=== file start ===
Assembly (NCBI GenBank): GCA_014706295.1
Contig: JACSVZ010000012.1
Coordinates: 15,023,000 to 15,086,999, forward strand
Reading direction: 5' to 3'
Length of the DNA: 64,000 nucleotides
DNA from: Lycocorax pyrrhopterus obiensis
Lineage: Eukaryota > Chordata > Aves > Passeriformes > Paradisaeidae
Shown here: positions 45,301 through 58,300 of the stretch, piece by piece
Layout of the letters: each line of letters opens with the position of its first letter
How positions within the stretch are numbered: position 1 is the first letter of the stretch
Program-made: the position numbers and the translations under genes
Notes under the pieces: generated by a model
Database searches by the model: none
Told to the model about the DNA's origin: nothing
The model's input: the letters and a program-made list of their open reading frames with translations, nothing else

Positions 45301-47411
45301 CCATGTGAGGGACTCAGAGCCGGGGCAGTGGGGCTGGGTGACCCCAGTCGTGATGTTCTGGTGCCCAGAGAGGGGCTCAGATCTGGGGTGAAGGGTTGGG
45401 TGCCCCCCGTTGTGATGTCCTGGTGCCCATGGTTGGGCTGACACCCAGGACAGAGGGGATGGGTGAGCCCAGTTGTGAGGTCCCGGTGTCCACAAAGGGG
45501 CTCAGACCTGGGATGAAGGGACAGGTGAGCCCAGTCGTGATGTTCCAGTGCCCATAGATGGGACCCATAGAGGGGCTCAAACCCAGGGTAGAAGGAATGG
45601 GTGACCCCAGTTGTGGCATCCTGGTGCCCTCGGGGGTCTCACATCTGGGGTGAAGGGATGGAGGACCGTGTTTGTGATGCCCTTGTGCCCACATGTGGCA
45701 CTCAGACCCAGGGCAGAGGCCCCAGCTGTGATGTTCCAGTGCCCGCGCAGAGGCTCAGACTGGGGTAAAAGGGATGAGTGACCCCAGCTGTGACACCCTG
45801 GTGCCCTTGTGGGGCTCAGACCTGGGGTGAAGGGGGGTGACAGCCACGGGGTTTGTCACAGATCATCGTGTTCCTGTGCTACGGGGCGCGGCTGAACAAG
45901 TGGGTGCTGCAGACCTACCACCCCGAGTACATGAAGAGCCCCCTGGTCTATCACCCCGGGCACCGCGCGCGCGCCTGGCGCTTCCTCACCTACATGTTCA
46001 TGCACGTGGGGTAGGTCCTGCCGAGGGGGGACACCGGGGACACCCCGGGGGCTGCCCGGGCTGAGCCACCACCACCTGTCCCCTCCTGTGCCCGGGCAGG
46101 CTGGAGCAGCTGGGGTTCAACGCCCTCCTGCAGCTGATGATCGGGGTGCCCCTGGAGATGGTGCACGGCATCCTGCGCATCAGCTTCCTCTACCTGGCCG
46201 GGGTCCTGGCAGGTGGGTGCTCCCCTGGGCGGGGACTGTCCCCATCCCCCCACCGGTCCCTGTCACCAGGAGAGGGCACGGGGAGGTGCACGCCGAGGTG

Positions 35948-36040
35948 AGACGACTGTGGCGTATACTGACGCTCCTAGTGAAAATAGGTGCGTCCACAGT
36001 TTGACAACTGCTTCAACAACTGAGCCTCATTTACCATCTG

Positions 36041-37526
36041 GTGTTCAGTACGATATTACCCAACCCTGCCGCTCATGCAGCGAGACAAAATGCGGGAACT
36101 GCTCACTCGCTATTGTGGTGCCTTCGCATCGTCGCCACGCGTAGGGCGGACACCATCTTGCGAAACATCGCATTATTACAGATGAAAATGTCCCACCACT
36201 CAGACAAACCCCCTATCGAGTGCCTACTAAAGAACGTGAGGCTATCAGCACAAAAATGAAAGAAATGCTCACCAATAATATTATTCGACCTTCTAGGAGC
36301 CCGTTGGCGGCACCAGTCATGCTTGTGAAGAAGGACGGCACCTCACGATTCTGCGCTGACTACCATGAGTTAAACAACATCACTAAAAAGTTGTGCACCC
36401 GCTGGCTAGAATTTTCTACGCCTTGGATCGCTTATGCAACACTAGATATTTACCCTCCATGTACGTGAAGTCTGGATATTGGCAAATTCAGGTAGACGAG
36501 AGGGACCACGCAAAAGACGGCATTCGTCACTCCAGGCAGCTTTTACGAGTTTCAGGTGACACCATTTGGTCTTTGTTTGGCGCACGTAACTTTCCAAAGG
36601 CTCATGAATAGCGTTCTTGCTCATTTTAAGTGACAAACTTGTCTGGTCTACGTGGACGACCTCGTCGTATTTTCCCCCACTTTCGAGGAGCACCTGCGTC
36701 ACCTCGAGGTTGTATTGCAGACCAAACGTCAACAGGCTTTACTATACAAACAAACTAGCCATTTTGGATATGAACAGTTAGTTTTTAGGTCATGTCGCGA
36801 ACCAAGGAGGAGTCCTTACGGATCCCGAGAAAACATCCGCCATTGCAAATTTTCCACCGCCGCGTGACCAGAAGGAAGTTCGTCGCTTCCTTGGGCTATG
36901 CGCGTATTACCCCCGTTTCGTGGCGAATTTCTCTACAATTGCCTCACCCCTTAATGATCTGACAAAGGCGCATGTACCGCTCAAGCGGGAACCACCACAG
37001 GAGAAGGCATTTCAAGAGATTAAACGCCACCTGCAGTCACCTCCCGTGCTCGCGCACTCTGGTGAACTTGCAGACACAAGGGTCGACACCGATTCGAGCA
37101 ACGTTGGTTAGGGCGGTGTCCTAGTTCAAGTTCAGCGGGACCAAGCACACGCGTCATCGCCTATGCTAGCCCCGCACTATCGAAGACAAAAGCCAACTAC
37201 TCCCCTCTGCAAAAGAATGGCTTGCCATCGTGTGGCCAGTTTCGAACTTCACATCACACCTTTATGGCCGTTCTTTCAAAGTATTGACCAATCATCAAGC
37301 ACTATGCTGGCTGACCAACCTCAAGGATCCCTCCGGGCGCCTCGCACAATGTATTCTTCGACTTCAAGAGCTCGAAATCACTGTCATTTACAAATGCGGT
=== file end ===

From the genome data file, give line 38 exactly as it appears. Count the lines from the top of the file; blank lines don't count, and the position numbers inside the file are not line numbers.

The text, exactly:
36701 ACCTCGAGGTTGTATTGCAGACCAAACGTCAACAGGCTTTACTATACAAACAAACTAGCCATTTTGGATATGAACAGTTAGTTTTTAGGTCATGTCGCGA